Migrants face unlawful detention and squalid conditions at US-Mexico border, report alleges

Chris Riotta

A new report paints a harrowing picture of what its like for thousands of migrants arriving to the US-Mexico border, as Donald Trump defends the use of tear gas against women and children in the region.

The report, released by Amnesty International UK and titled Americas: Stuck at the door, features interviews with 200 migrants who have travelled in caravans headed towards the border, alleging unlawful US immigration policies that have left thousands of asylum-seekers stranded in Mexico.

Amnesty found nearly 4,320 people were listed on an unofficial asylum wait list maintained by asylum-seekers themselves and Mexican officials at the Tijuana side of the San Ysidro port of entry. According to the international human rights organisation, “multiple sources in the Mexican government confirmed that Mexican immigration officials routinely coordinate with the US border authorities over how many asylum-seekers from the list will be received each day.”

Mexico’s immigration laws state authorities cannot restrict the flow of asylum-seekers exiting the country and travelling towards the US border.

“If Mexico agrees to do the US government’s dirty work at the expense of the caravan members’ dignity and human rights, it is effectively paying for Trump’s shameful border wall,” Erika Guevara-Rosas, Amnesty’s Americas director, said in a statement sent to The Independent.

She added, “The governments of Mexico and Central America must take urgent action to ensure they do not suffer further human rights violations.”

As a result of the extended waiting times in Mexico, thousands of migrants are at risk of deportation, with dozens of caravan members being detained by municipal police in Tijuana and eventually deported.

The report also describes “squalid” conditions migrants face, with Mexican officials reportedly admitting temporary shelters built to accommodate the influx of migrants “lacked sufficient food, water and health services, and that respiratory illnesses were spreading among those there.”

Meanwhile, Mr Trump claimed the tear gas recently used on women and children at the US-Mexico border was "very safe," walking back initial denials about border patrol agents using force against minors.

Speaking with reporters in Mississippi amid a campaign event for Senator Cindy Hyde-Smith, the president questioned why the migrants were arriving to the nation’s border, calling the women “grabbers” and claiming they “grab a child because they think they’ll have a certain status by grabbing a child.”

“Why is a parent running up into an area where they know the tear gas is forming and it’s going to be formed and they’re running up with a child?” He said, while adding the tear gas used was “very safe”.

Mr Trump appeared to echo claims made by Ron Colburn, the former deputy chief of US Border Patrol, who said on Fox News Monday morning the tear was “natural,” adding, “You can actually put it on your nachos and eat it. So, it’s a good way of deterring people without long-term harm.”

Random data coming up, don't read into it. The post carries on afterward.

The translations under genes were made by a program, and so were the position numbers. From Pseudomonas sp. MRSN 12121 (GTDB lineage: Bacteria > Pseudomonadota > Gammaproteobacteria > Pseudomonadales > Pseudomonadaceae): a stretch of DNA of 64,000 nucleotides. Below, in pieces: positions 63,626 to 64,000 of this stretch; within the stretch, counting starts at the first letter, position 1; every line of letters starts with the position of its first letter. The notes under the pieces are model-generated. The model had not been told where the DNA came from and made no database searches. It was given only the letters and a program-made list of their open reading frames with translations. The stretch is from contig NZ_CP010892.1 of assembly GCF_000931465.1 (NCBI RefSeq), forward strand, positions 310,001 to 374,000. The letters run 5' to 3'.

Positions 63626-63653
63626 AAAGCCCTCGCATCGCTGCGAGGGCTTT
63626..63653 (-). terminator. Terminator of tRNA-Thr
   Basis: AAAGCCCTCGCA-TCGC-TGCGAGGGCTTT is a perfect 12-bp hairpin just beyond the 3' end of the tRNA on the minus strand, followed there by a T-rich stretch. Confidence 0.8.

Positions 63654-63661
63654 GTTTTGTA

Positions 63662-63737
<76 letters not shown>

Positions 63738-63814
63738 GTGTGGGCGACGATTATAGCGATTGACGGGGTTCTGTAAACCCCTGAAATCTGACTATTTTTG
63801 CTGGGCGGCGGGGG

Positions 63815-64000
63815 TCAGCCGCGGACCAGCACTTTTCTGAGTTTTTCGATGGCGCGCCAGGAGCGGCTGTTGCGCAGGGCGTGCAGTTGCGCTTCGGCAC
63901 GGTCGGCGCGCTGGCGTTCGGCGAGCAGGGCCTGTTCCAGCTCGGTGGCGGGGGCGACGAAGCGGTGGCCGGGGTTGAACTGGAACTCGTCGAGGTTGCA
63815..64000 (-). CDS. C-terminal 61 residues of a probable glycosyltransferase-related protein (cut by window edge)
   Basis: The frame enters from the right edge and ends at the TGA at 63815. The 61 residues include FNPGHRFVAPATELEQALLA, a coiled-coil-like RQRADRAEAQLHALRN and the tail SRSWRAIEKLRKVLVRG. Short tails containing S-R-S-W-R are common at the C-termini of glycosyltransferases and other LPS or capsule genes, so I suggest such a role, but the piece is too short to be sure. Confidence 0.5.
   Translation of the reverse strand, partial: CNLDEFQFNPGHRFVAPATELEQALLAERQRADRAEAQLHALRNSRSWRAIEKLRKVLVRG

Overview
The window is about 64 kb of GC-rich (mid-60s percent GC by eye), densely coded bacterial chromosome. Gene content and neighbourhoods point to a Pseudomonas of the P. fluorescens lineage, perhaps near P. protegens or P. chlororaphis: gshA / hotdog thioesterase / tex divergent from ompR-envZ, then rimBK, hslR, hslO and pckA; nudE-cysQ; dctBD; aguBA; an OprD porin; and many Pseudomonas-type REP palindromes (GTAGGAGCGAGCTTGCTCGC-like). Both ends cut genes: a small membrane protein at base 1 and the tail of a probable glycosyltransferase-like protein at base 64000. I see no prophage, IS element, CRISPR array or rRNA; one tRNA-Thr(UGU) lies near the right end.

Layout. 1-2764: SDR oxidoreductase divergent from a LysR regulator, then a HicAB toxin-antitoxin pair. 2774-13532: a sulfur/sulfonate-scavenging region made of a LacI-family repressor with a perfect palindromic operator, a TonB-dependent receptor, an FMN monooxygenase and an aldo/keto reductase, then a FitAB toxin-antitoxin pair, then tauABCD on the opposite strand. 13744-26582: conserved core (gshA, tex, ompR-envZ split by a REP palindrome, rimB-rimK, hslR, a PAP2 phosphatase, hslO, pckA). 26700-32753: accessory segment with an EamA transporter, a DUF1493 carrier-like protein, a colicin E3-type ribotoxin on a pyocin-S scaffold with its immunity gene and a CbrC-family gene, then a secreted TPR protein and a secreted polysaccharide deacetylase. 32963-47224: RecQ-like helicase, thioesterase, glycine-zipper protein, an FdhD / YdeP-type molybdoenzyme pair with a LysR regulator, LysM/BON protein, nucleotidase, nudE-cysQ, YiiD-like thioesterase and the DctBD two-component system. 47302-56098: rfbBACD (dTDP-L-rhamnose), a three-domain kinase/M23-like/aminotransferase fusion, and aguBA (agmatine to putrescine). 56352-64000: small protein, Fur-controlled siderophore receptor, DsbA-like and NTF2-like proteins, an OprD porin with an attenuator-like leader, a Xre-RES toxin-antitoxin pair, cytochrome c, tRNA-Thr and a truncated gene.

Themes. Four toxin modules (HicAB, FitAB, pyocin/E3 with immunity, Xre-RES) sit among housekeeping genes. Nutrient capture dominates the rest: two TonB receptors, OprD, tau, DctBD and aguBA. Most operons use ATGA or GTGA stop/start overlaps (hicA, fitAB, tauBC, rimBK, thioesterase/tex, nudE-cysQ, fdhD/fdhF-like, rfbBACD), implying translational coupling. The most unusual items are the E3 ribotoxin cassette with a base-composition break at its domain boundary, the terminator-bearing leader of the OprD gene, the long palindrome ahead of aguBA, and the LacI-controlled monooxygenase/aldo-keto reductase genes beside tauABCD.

The president also appeared to directly contradict statements he made just hours earlier before flying to Mississippi, when a reporter asked him at the White House if he considered it “OK to use tear gas on children”.

“We didn't,” Mr Trump responded. “We don’t use it on children.”

By the time the president landed in the south to campaign for Ms Hyde-Smith — whose re-election was once considered a sure-fire victory for the Republican Party, until her controversial statements and history with race relations came to light — it was clear those denials would no longer hold up.

US Customs and Border Protection confirmed agents made the decision to use their professional judgement and fire the tear gas at migrants, with CBP Commissioner Kevin McAleenan saying the agents were mostly reposing to adult males who threw rocks at US officials.

Migrants have revealed harrowing accounts of what it was like to be hit tear gas at the border this week, including Cindy Milla, who told the Wall Street Journal, “I felt that my face was burning, and my baby fainted.”

She added, “I ran for my life and that of my children.”

Still, the Trump administration continued to assert the use of force was necessary, following the president’s admittance Monday night.

Department of Homeland Security Secretary Kirstjen Nielsen claimed without evidence in a Facebook post Monday night that “It appears in some cases that the limited number of women and children in the caravan are being used by the organisers as ‘human shields’ when they confront law enforcement”.

Ms Nielsen also claimed without evidence “the caravan members are predominately male,” warning parents “to avoid violent caravan groups and refrain from attempts to illegally enter our country.”

“These acts will put your children in danger,” she wrote.

In its report, Amnesty issued 26 recommendations for the US and Mexican governments, urging officials ensure human rights protections for all migrants crossing the border, as well as to supply humanitarian support for asylum-seekers.

Mexico’s Foreign Ministry and US Customs and Border Protection did not respond to requests for comment.